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To me the sample code looks like "We want all the downsides of an object combined with all the misuse potential of an array"

The only reason I can see for going for something like that is when you are starting to refactor from arrays into objects.

You replace all [''] access with -> but you don't break anything once it compiles again.

In the next step you can start adding rules for specific properties.

public function __set($key, $val) {
    if($key == "money") { throw new Exception("Can't touch this"); }
    $this->data[$key] = $val;
}

public function __get($key, $val) {
    if($key == "money") { return $this->x * $this->y; }
    $this->data[$key] = $val;
}

But in general I don't see any use going in that direction. Creating real "value objects" for OO data structures seems a lot more useful.

Doing something like that just for the sake of "I like -> better than [''] isn't a valid use case in my book."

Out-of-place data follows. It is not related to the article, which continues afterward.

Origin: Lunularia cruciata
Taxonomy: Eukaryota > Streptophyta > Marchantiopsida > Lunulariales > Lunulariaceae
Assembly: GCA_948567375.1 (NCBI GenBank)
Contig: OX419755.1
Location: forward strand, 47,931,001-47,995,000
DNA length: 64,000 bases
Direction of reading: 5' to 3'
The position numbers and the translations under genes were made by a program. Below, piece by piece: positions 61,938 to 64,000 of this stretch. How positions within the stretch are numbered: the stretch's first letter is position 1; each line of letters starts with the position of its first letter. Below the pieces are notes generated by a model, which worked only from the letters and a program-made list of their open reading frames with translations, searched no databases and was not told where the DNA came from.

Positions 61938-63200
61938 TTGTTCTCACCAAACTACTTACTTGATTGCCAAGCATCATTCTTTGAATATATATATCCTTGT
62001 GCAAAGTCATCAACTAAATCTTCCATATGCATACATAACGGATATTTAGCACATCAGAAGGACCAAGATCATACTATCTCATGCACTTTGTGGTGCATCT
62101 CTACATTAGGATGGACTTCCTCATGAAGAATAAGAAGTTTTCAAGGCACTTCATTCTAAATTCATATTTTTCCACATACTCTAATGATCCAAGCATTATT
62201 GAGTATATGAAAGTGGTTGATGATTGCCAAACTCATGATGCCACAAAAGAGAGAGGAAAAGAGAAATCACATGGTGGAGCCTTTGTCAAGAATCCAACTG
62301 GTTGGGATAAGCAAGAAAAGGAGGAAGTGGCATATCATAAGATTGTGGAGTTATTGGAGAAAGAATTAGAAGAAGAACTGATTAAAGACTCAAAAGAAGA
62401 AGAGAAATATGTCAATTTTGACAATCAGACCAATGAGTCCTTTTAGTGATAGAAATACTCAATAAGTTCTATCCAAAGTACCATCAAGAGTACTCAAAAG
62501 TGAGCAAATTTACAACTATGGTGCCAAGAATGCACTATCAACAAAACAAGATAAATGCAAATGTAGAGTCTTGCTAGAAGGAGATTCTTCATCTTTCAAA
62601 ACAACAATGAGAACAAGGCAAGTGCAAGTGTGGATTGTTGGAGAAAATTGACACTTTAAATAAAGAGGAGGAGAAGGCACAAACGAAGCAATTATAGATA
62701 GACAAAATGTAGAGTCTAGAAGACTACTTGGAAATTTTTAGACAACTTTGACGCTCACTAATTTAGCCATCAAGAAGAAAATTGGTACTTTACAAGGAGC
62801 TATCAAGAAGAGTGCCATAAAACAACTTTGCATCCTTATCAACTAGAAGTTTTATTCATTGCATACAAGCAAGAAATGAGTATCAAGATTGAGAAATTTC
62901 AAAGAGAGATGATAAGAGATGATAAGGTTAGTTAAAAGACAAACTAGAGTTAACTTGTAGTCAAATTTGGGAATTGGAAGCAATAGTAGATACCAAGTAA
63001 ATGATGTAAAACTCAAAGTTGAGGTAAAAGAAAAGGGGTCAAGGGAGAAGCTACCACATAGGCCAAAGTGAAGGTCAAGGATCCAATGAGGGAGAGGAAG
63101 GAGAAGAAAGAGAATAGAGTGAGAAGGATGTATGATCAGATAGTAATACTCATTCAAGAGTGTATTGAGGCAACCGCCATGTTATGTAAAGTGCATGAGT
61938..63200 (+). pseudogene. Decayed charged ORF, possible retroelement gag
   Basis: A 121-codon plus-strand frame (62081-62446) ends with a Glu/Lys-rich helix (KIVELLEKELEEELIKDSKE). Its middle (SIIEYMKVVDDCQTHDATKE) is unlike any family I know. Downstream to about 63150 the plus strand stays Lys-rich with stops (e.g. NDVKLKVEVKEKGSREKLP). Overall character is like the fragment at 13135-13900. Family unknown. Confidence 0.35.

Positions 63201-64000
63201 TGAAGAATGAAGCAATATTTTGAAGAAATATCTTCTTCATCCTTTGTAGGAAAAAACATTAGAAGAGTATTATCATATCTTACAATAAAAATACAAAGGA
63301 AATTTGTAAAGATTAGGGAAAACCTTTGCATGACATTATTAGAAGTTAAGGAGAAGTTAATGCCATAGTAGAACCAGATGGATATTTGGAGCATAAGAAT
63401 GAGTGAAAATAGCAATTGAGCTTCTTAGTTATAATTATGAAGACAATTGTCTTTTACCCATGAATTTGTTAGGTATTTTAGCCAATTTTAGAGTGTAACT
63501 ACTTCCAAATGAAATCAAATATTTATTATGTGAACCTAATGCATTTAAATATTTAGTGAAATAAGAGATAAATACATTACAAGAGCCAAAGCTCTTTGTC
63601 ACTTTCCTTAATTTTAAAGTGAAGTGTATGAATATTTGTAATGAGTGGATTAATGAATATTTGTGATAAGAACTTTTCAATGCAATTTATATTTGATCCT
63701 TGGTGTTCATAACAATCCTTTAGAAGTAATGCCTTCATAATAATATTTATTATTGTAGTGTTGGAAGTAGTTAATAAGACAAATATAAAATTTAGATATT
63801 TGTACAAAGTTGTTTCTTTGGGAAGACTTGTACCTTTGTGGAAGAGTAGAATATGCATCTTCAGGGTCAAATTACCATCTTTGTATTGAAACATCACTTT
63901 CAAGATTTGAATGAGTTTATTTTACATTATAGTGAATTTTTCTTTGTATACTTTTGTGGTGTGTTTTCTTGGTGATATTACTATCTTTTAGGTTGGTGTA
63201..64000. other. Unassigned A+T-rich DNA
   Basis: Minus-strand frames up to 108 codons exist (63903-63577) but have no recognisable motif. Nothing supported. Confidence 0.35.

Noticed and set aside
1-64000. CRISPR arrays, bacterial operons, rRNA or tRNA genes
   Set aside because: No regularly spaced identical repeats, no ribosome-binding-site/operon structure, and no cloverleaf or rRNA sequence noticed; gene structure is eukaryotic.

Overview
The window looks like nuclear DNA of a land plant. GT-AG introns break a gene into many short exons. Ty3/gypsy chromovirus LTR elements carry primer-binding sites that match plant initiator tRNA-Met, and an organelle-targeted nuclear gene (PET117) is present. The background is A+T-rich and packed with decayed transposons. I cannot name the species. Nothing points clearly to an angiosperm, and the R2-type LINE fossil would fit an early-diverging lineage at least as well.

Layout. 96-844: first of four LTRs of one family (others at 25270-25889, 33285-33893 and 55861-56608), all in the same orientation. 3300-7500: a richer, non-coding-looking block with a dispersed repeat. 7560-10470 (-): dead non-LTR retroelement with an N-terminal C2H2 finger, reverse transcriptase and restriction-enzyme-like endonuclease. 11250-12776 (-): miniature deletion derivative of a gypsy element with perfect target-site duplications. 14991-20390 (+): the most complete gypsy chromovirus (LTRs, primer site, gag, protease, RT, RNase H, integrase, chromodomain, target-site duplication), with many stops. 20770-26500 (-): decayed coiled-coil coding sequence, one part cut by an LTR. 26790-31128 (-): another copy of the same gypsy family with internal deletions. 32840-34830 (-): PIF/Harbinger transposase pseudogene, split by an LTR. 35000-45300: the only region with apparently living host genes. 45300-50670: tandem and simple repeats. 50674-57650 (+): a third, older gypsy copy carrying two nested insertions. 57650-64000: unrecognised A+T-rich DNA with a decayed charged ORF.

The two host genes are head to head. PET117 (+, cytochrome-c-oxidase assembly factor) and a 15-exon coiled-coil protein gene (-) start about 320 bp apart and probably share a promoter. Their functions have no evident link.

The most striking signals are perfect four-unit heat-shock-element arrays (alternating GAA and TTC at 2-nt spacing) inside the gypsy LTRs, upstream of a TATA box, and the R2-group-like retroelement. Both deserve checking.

For most use cases with "Objects as data structures" I'd much rather have:

class SomeObject {

    protected $a, $b, $c;

    public function __construct(TypeA $a, TypeB $b, TypeC $c) {
        $this->a = $a;
        $this->b = $b;
        $this->c = $c;
    }

    /** @return TypeA */
    public function getA($key) {
        return $this->a;
    }
    // an so on

}

That documents the expected values. Works with native type hinting without the need of writing that your self and to me is what I'd expect to get as a "data structure".

If there is a good reason that a class should act like an array then ArrayAccess seems like a much better choice then that kind of magic to me.